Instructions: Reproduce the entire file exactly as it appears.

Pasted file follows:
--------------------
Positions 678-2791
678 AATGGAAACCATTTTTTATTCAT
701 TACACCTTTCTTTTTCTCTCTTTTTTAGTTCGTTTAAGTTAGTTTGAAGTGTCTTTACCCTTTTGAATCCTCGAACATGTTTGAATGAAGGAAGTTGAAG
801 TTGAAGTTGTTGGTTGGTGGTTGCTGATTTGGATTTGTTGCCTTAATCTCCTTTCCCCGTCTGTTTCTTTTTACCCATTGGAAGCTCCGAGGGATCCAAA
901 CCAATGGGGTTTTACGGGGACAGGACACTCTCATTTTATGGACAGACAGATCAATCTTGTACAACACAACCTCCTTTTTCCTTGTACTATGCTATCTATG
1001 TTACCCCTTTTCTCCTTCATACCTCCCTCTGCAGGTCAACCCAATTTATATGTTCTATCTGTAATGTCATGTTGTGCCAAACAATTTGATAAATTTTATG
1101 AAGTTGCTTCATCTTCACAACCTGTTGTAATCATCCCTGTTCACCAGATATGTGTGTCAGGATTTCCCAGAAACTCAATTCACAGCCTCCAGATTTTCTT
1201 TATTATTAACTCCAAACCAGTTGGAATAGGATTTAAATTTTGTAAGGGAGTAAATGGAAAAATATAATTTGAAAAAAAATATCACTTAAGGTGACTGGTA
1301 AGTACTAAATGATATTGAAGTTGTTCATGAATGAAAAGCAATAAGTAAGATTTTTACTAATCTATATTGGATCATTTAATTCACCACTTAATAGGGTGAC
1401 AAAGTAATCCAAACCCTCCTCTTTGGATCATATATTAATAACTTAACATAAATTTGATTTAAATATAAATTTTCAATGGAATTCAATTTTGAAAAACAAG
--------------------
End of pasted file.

Positions 678-2791
678 AATGGAAACCATTTTTTATTCAT
701 TACACCTTTCTTTTTCTCTCTTTTTTAGTTCGTTTAAGTTAGTTTGAAGTGTCTTTACCCTTTTGAATCCTCGAACATGTTTGAATGAAGGAAGTTGAAG
801 TTGAAGTTGTTGGTTGGTGGTTGCTGATTTGGATTTGTTGCCTTAATCTCCTTTCCCCGTCTGTTTCTTTTTACCCATTGGAAGCTCCGAGGGATCCAAA
901 CCAATGGGGTTTTACGGGGACAGGACACTCTCATTTTATGGACAGACAGATCAATCTTGTACAACACAACCTCCTTTTTCCTTGTACTATGCTATCTATG
1001 TTACCCCTTTTCTCCTTCATACCTCCCTCTGCAGGTCAACCCAATTTATATGTTCTATCTGTAATGTCATGTTGTGCCAAACAATTTGATAAATTTTATG
1101 AAGTTGCTTCATCTTCACAACCTGTTGTAATCATCCCTGTTCACCAGATATGTGTGTCAGGATTTCCCAGAAACTCAATTCACAGCCTCCAGATTTTCTT
1201 TATTATTAACTCCAAACCAGTTGGAATAGGATTTAAATTTTGTAAGGGAGTAAATGGAAAAATATAATTTGAAAAAAAATATCACTTAAGGTGACTGGTA
1301 AGTACTAAATGATATTGAAGTTGTTCATGAATGAAAAGCAATAAGTAAGATTTTTACTAATCTATATTGGATCATTTAATTCACCACTTAATAGGGTGAC
1401 AAAGTAATCCAAACCCTCCTCTTTGGATCATATATTAATAACTTAACATAAATTTGATTTAAATATAAATTTTCAATGGAATTCAATTTTGAAAAACAAG